When the Cubs called up both Brett Jackson and Josh Vitters, we sort of expected the Cubs to play both of them somewhat regularly. There was also a cryptic tweet by Carrie Muskat that said that "(Vitters) will play against RHP"
What exactly did that mean?
- It couldn't mean that he would only play against RHP because Vitters himself is a RH hitter who holds his own against righties, but excels vs. lefties.
- So may be it was a typo and she meant he would just play against LHP...or
- maybe it just means that Vitters will indeed play against RHP, meaning he won't be in a strict platoon.
So far, Vitters has started one game and it was against a left-handed starter, so the fears are that maybe the second bullet is correct, with Vitters in a strict platoon with the increasingly unpopular Luis Valbuena.
Valbuena is a LH hitter who plays solid defense, but it's by no means Gold Glove quality. He's also struggled to hit over .200 since being called up. Valbuena is a decent player, but whether he was an everyday player, even before the call-up was always very much in doubt. A solid LH bat who can play all around the infield? Yes. An everyday 3B? Well... you'll find few people who would say that's a realistic ceiling for him.
Josh Vitters, on the other hand, has a ceiling that most scouts would describe as an average everyday 3B. It's very likely he's not near that ceiling right now, but neither is Valbuena.
So why not play Vitters and let him get experience?
The biggest concerns for Josh Vitters, as we all know, is below average defense and poor plate discipline. At the plate, he is the polar opposite of Brett Jackson in that he has a fluid swing to go with excellent hand-eye coordination -- a combo that is both his strength and weakness. It is a strength in that it allows Vitters to make contact, sometimes very hard contact, very easily.
It is a weakness in the sense that it gives Vitters the confidence that he can hit just about anything (which he pretty much can). The problem, though, is not whether he can hit everything a pitcher can throw at him. It's whether he should be trying to hit some of those pitches in the first place.
Vitters will help a pitcher out not just by swinging at pitches outside the strike zone, but by making contact with pitcher's pitches that are on the fringes of the strike zone. What I mean is that, after watching Greg Maddux for so many years, we all know there are certain areas where pitchers like to throw strikes. Those are areas where good hitters may still be able to make contact, but they're also not able to drive the ball the way they would like. Maddux made a living of throwing strikes (or at least close enough to get the call) in those zones. Now, most pitchers, even at the MLB level, cannot pitch with that kind of precision, but Vitters has a tendency to turn every pitcher into Greg Maddux by expanding those small fringe areas of the strike zone just enough to get himself out. In other words, he increases the pitcher's margin for error on his location outside the zone rather than waiting for the pitcher to make a mistake in the zone and give him a pitch he can drive.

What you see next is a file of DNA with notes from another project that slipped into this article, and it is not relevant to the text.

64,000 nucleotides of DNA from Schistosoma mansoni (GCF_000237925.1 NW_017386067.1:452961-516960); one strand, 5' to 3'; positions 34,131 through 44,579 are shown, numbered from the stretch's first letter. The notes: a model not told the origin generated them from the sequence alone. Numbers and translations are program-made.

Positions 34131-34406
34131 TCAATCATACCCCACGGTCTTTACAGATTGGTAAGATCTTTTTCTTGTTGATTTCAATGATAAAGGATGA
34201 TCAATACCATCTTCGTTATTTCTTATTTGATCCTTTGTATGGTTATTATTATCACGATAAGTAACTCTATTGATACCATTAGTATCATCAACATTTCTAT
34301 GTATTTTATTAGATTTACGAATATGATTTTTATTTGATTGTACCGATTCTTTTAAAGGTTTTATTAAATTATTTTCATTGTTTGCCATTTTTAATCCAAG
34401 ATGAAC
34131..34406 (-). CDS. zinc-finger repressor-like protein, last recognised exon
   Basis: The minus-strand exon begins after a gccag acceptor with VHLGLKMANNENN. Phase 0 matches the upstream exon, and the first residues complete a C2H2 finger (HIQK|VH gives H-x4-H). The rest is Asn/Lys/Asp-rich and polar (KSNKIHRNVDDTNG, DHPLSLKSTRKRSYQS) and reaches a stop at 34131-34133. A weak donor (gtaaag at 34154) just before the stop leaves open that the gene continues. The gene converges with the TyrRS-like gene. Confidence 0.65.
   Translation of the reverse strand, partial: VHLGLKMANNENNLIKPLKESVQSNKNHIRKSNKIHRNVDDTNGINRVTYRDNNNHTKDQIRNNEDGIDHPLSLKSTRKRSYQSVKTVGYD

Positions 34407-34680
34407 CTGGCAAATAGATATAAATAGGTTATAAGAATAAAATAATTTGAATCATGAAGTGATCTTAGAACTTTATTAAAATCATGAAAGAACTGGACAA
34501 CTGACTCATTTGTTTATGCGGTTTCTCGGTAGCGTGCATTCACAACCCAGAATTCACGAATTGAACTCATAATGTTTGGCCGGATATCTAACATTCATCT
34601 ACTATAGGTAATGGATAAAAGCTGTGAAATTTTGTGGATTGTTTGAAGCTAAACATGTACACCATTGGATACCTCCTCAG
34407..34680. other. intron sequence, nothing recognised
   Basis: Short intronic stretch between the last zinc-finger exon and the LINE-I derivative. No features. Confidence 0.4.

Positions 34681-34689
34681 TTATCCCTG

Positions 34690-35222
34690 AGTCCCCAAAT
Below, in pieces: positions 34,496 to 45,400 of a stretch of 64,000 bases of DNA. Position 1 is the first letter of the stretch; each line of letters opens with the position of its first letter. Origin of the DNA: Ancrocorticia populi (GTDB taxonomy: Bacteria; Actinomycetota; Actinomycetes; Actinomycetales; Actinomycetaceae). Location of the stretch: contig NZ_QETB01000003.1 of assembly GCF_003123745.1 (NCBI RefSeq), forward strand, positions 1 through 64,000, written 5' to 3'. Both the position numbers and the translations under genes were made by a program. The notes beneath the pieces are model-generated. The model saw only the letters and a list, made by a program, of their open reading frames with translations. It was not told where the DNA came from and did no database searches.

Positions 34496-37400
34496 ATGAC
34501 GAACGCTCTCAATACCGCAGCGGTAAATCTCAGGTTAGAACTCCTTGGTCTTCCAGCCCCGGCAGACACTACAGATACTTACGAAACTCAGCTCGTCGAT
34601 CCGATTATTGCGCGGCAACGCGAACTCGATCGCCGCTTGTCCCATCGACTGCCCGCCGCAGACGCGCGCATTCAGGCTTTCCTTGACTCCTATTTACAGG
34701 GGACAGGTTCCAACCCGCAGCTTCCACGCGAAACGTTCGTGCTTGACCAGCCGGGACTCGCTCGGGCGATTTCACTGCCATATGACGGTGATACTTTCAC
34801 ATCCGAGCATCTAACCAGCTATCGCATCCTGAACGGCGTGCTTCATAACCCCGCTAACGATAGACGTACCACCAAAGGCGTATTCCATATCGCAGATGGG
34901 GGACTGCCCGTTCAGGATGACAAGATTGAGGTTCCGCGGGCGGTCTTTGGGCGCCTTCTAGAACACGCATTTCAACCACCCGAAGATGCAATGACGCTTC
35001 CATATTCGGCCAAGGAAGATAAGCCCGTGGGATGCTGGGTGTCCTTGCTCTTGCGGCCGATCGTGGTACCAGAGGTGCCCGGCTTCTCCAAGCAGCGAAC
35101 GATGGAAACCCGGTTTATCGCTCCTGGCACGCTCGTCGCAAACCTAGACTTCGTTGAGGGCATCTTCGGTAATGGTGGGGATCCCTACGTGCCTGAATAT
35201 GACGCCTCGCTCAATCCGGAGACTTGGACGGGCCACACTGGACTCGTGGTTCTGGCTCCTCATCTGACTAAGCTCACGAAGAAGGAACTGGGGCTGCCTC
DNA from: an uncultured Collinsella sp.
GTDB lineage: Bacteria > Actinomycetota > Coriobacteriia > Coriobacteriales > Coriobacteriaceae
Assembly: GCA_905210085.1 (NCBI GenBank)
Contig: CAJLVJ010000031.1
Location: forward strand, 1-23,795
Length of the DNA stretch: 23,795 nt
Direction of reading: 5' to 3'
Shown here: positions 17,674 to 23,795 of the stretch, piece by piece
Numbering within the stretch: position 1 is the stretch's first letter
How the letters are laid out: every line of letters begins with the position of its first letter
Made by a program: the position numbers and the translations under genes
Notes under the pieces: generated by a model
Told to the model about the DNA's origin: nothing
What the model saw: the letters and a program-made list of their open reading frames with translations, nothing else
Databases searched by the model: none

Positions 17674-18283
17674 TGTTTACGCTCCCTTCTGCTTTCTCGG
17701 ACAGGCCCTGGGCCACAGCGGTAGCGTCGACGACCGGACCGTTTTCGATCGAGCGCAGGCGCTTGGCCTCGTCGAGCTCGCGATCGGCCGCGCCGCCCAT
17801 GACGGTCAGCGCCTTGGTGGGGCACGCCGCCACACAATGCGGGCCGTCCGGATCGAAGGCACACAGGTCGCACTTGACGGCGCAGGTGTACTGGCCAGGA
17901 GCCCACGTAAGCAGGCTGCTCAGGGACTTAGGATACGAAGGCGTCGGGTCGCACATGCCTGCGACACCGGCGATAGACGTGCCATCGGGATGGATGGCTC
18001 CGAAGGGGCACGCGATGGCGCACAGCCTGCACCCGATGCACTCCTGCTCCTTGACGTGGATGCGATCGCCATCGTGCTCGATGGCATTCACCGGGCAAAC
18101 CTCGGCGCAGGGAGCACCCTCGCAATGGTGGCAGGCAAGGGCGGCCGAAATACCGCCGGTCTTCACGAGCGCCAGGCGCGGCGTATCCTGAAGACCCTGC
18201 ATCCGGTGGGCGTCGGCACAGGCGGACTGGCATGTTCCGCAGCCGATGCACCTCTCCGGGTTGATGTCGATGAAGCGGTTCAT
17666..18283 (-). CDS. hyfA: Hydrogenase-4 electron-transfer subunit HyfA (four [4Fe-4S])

To be fair, Vitters has improved in that area, though we have to keep in mind that he's doing it in AAA, which is filled with fringe MLB pitchers who lack the kind of stuff, movement, and command to make Vitters pay consistently for his aggressive approach. The PCL is also a hitter's league, so while Vitters' numbers would be impressive in an MLB setting, they aren't as eye-opening in the PCL.
It's likely here that this isn't as much about the Cubs wanting to play Valbuena as it is trying not to expose Vitters too much right away. There are average MLB pitchers who can carve Vitters up right now, so the Cubs are simply trying to limit his exposure and trying to find match-ups where they think he can succeed. The guess here is he will indeed play against LHP but I will add a word to Muskat's tweet and say that he will also play against some RHPs.
So don't take this out on Valbuena. The Cubs know exactly what he is, so there isn't much to lose throwing him out there at his age and seeing if he can become an adequate MLB'er who can play some long term role with the team. Vitters, on the other hand, has the potential to be more, so the Cubs will do what they feel is best for his development as a hitter as well as working to improve his defense.